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Female Graduate at KIITEC Receives Top Marks


October 7, 2013


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Celebrating together with family and friends, KIITEC hosted its 5th annual graduation ceremony on September 27th, 2013. 27 graduates received their diplomas in Telecommunications, Electronics, Computer Networking & Engineering and Industrial Automation. The principal of Dar es Salaam Institute of Technology, Professor Kondono was invited as the guest of honour and took the opportunity to congratulate every graduate on their achievement. 

For the first time in KIITEC’s history, a female graduate was recognized with top marks in the graduating class and was honoured to address her classmates as the valedictorian during the ceremony. We had the opportunity to speak with 23 year old valedictorian Mathan Belium and asked her about her experiences at KIITEC. Read her interview below.

 

FTE: Can you tell us a bit about yourself and the choices that led you to choosing KIITEC? How has your family supported your decision? 

MB: I have two younger brothers who are 19 and 17. I received my primary education at Loruvani primary school, went to Kibosho girls' secondary school for Ordinary level education and afterwards, received my Advanced level education from Ifunda technical high school where I majored in PGM (Physics, Geography and Mathematics) and completed in February, 2010.

I always wanted to pursue a degree course in Telecommunications but did not have the required qualifications to join any of the Universities so I opted for a Diploma level, which I had all the qualifications for.

There are many colleges that offer this course but it was my Dad that told me about and insisted on KIITEC. I had applied for a Bachelor degree in Business Management at the University of Arusha and qualified. This is a four-year course for candidates like me who had only one principal pass. I had never wanted to major in business studies before but at that time I felt I had no other choice. It was not until my Dad heard about KIITEC from a former KIITEC student and Lecturer, that I felt at ease and dropped the chance at the University of Arusha.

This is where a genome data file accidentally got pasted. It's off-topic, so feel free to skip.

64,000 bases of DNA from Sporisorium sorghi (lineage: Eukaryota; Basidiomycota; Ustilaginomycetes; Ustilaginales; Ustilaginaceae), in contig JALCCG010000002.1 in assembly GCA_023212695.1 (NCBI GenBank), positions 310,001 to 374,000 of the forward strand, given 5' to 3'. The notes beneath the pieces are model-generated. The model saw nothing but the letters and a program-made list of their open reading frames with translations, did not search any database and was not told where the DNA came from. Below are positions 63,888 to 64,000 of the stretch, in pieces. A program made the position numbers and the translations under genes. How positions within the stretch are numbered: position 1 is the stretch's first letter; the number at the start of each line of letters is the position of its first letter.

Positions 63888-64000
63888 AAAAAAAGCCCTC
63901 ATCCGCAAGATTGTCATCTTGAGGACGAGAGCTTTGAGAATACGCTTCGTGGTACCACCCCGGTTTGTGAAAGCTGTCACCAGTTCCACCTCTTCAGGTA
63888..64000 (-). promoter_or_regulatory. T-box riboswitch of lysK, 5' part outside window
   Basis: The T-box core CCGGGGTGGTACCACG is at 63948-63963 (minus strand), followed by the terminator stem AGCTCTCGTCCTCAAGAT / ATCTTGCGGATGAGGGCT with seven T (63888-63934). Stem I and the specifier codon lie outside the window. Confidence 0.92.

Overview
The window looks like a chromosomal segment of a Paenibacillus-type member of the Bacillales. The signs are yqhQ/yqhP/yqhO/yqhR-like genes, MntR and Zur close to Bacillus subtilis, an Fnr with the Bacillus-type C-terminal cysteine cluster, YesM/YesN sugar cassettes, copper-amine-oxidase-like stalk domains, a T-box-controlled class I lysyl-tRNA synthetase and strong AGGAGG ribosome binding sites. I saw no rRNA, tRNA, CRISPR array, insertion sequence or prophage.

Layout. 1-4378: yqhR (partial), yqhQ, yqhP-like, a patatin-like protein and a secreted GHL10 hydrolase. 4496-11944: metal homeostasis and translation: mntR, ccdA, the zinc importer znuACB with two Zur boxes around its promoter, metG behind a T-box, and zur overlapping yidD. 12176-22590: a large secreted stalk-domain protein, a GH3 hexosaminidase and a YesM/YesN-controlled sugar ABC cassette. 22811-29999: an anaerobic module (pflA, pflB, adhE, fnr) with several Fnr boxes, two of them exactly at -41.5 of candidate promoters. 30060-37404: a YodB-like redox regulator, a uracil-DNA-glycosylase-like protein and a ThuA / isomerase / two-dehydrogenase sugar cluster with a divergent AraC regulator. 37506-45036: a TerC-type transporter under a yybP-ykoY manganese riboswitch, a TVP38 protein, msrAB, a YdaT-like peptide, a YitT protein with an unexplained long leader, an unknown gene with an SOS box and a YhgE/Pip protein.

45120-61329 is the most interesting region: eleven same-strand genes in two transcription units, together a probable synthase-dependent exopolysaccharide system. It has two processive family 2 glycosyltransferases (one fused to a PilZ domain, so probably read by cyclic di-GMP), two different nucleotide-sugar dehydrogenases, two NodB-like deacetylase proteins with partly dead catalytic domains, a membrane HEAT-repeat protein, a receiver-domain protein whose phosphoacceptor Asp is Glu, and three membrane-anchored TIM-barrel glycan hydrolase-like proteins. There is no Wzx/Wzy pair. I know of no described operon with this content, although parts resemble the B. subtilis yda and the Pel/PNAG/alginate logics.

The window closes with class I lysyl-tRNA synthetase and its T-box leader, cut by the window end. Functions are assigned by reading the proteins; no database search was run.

FTE:What is it like to be a female technician in a male dominant profession?

MB: Being a female technician for me was not as hard as many may take it. I had been in a class of 48 men and only 6 girls, at Ifunda Technical Secondary School but the only difference is that at KIITEC, I had to strive harder as it was all about 'hands-on' system of training. I had to be more keen and sharp in order to grasp all that was important especially in the Laboratory.

 

FTE: How does the learning environment at KIITEC help support females?

MB: KIITEC has well equipped Labs, committed Lecturers and Instructors who are ready to assist the students at all times. Every student, male or female has equal chance to perform well at KIITEC. I think it just takes one's efforts, self-awareness and dedication to grab the chance.

 

FTE: What is your future career plan now that you have graduated?

MB: I am now working at Power Technics Tanzania Limited in Dar-Es-Salaam in the department of Sustainable Energy. I can say I am just lucky to have been employed just after my graduation. I intend to and I will be very happy to go back to school just after my contract expires after two years. Renewable energy is one of the fast growing sectors and depending on how the trend will be by then, I might go for a degree in Renewable Energy.

 

FTE: What is your advice for the next generation of female technicians?

MB:  It just happens that females tend to regard technical education as a males' field and prefer other fields more. Females who would like to major in Technology are still very few and for those who are interested, I wouldn't hesitate to encourage them and recommend KIITEC for a Diploma level.

I am so happy to have achieved this level and I definitely am thirsty for so much more!